Postcards from Russia: What U.S. sport could learn from international football
Editor's note: This is the latest of Sam Borden's Postcards from Russia, in which he shares his observations, fears, joys and travel stories from the 2018 World Cup.
MOSCOW -- American sports does plenty of things right -- no one can argue with NFL Red Zone or the ice cream sundae helmet, for example -- but one of the areas in which the United States could really use some serious improvement is in team nicknames.
Think I'm kidding? Let's compare: In America, we have names like Nets, Mets, Jets and roughly 500 teams named the Eagles. In college football, you basically can't turn around without bumping into someone who plays for a team called the Tigers. Even when you look at CONCACAF, the best nickname by far is -- sorry to bring it up, USMNT supporters -- the Soca Warriors from Trinidad & Tobago.
At this World Cup, we've got the Champion Killers (Costa Rica), the Coffee Growers (Colombia) and the Princes of Persia (Iran). Sure, there are some boring ones -- Brazil, Germany and Russia are awarded no points for creativity because their nicknames just translate to "The Team" -- but in so many cases, we see a World Cup team's nickname stand out as colorfully as its fans.
The dominant region in nicknames, by any measure, is Africa. For instance, in Monday's anticipated England vs. Tunisia game, England will clearly be favored from a talent perspective, but the match is a blowout from an originality standpoint: the Three Lions (boring, sorry England) against the Eagles of Carthage (Tunisia, which is quite strong despite competing in a very deep continent when it comes to nicknames).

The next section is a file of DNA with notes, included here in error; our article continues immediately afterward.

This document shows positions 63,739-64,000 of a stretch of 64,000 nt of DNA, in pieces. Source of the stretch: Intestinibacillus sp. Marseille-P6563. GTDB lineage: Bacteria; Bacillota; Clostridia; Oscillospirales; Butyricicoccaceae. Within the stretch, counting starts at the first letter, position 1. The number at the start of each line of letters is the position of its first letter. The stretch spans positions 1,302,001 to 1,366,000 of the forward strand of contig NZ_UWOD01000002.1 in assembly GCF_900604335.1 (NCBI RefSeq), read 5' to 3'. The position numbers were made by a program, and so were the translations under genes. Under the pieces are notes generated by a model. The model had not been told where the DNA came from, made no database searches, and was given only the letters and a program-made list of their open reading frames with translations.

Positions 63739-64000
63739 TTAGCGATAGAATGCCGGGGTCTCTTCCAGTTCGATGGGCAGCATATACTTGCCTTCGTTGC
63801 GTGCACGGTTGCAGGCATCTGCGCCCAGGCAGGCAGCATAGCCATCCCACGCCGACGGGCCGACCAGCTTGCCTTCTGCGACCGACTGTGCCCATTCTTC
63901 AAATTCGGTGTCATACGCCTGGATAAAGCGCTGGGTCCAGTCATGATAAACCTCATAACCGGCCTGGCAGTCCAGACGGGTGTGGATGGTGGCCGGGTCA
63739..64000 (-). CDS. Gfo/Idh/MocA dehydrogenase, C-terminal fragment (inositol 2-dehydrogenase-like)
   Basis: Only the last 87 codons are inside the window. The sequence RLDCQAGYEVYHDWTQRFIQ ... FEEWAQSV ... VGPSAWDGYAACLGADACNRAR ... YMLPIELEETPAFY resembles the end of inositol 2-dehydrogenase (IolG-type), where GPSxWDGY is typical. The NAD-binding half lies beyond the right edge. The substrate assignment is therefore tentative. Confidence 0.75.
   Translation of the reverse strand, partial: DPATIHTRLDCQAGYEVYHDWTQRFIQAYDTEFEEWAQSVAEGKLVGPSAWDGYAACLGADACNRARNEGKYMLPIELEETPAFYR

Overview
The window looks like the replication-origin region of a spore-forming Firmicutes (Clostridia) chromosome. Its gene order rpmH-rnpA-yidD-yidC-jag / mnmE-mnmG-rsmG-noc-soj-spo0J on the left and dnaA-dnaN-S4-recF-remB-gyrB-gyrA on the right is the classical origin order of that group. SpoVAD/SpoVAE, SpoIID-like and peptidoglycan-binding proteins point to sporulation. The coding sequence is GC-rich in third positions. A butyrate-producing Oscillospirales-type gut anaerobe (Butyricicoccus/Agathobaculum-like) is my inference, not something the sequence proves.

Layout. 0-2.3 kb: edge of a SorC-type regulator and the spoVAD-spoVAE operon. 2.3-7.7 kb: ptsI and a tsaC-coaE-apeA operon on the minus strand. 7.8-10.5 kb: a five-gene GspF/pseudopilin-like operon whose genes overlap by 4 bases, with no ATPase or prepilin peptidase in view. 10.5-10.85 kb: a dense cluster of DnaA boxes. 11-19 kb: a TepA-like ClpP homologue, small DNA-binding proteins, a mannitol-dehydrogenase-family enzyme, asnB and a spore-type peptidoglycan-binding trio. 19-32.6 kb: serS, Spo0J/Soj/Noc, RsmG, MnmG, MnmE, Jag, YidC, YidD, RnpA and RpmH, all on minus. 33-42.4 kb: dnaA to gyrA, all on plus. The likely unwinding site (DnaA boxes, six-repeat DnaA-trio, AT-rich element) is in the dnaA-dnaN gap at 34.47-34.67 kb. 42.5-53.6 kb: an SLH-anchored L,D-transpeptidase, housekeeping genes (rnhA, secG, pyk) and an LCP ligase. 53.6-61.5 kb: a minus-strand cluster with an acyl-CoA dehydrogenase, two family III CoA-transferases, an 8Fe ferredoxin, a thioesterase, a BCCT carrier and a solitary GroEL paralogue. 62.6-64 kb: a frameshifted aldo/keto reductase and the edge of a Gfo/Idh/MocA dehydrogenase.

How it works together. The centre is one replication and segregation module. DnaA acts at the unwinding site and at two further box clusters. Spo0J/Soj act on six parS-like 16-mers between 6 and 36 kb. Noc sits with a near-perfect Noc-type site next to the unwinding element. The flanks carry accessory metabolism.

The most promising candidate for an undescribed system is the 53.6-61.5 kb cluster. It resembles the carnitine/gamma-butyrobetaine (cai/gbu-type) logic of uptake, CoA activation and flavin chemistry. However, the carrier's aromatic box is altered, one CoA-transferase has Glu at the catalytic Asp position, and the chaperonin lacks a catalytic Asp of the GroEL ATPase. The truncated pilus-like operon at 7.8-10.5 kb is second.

Some teams opt to mesh intimidation and geography to produce a nickname (Morocco's Lions of the Atlas) while others rely on history (the Pharaohs of Egypt). Another set goes for a more abstract vibe, like the Nation's Thunder (Equatorial Guinea) or the King's Shield (Swaziland).
All of it, frankly, is better than the disappointingly large number of teams that simply go with a color theme, like France (The Blues) or Sweden (the Blue and Yellows). At least Japan (the Samurai Blue) injects a little excitement into its color cop-out. Australia, meanwhile, goes a different route altogether, and seems to have a lock on the kid-friendly, vaguely-sounds-like-a-line-of-underpants genre: they're the Socceroos.
While the field here in Russia is certainly quite strong when it comes to nicknames, I think those of us who follow this sort of thing also are mindful that the best in the world don't always reach the biggest stage. The Elephants (Ivory Coast) have frequently been World Cup participants but fell short this time, while Zambia's Copper Bullets and the Brave Gentlemen of Jordan will have to try again as well.
Some potential nickname combinations raise more existential questions: I have always wondered, for instance, whether there is any awkwardness when Eritrea (the Red Sea Boys) faces Djibouti (the Shoremen of the Red Sea) or if South Sudan (the Bright Stars) and Ghana (the Black Stars) have issues agreeing on a lighting situation for their game. But these sorts of concerns, I suppose, will have to wait until 2022.
For now, we may as well enjoy what we've got. My next few assignments are decent: on Tuesday, I'll be watching Poland (the White-and-Reds, meh) against Senegal (the Lions of Teranga) while on Thursday I'm headed to a showdown in Nizhny Novgorod: Argentina vs. Croatia.
Or, as I know it: the White-and-Blues against the Fiery Ones.